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Europeans think team spirit will swing Ryder Cup

Lee Westwood and Darren Clarke are urging European Ryder Cup fans not to press the panic button with the match in Boston only three weeks away.

The two stablemates, likely to be key men in the eagerly-awaited showdown with the United States, were part of a dismal showing by Mark James' team in last week's World Championship event in Ohio.

But, now on 'home' soil again for the Canon European Masters starting in Switzerland on Thursday, Westwood and Clarke are not prepared to give Tiger Woods and company the trophy just yet.

"The Americans are all right when they are playing for themselves," said world number five Westwood. "When you get the European team spirit going it will be a different kettle of fish."

Clarke added: "I don't think you can read anything into last week at all. That was strokeplay and the Ryder Cup is matchplay. They are completely different games and what happened last week is completely irrelevant."

While Woods just beat Phil Mickelson on Sunday and three more of Ben Crenshaw's line-up were in the top 10, the only European to break par was 19-year-old Sergio Garcia in joint seventh spot.

Collectively the 12 Americans finished seven under par and the 12 Europeans 71 over, but Westwood added: "The way the TV people are going, saying the Europeans are so many over, it just builds more pressure on themselves.

"I don't know whether they expect to win or not, but everybody has them as favourites. Let them keep creating statistics like that - it just plays into our hands."

Westwood made his cup debut in the Valderrama win two years ago and experienced then that, however you have played just before, when the match arrives "you get something going inside you".

With Miguel Angel Jimenez the only other cup man taking part this week, Westwood and Clarke - 33rd and 36th respectively of the 41 starters in Ohio - have a golden opportunity to give their confidence a timely boost.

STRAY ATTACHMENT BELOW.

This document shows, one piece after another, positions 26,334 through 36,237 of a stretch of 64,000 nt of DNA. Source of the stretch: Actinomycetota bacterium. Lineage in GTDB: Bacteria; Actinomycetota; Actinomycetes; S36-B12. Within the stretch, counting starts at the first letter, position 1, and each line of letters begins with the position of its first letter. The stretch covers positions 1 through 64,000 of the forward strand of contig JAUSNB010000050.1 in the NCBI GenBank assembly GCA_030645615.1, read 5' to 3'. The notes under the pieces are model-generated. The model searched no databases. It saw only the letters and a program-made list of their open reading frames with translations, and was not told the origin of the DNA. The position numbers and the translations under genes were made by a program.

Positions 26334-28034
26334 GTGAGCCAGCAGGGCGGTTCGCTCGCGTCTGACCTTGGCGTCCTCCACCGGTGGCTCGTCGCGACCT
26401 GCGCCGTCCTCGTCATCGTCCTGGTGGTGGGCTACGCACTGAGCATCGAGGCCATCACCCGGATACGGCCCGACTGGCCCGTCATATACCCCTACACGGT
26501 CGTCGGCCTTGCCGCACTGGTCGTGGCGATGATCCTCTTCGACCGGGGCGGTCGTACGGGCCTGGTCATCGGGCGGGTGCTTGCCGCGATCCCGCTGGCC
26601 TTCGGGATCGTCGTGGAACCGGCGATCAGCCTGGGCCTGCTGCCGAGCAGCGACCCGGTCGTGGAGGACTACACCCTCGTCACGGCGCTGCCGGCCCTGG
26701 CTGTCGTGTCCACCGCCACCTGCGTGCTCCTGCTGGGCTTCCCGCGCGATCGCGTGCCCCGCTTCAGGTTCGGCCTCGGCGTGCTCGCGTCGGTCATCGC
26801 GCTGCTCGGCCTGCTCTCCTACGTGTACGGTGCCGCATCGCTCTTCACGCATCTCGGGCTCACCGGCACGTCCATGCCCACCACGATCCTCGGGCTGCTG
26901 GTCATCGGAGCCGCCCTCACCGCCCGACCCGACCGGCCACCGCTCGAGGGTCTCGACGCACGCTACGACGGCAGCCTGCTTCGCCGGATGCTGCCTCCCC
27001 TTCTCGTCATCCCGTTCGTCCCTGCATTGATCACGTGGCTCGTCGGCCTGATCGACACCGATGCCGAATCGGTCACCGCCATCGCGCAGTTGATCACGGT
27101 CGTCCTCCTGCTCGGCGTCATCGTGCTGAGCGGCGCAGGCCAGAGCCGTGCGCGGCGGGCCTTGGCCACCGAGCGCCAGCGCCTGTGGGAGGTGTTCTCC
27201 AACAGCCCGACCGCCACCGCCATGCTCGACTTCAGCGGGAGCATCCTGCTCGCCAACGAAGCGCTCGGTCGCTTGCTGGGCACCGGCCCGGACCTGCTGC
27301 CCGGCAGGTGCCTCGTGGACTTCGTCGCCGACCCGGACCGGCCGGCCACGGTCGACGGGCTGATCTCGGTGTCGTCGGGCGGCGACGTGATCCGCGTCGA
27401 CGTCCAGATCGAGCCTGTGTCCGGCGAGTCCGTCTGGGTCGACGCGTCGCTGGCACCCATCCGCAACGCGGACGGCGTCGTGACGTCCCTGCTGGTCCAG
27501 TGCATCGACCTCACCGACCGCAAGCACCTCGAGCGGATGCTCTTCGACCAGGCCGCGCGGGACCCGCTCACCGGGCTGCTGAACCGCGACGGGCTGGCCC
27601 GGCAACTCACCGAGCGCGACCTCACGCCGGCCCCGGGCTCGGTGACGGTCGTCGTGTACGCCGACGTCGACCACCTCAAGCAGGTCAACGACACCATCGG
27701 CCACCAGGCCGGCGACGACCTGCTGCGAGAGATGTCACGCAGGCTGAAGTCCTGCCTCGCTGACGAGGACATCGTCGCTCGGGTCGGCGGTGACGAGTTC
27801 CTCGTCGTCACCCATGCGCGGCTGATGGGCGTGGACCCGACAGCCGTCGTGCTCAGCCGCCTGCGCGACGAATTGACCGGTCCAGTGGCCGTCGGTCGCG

Despite the £1million first prize at each of the three World Championship tournaments introduced this season, they have yet to catch alight. And according to the two British stars, they are already in need of a rethink.

The next is at Valderrama on November 4-7, straight after the Volvo Masters at nearby Montecastillo, and Westwood describes that as "a terrible date".

The 25-year-old from Worksop said: "It will devalue the Volvo Masters. You can be £300,000 or £400,000 behind, win the World Championship event and win the Order of Merit.

"Last year was very exciting (his duel with Colin Montgomerie and Clarke went right to the final few holes). It won't be like that this year. I think they've got it completely wrong."

Looming as a bigger headache for golf's hierarchy is the World Championship matchplay event scheduled for Australia in the first week of 2001.

"What sort of date is that?" said Westwood. "A lot of Americans won't pitch up."

Clarke agrees. "You ain't going to get many playing in that," he said. "I just think most of the guys will skip it. That's very poor scheduling really - very silly."

Also in this week's field are Nick Faldo and Seve Ballesteros, both of whom have had to forget the Ryder Cup and focus instead on resurrecting their careers.

Ballesteros' nephew Raul, still an amateur, is competing as well, as is Surrey teenager Zane Scotland, who in July became one of the youngest players ever to qualify for the Open.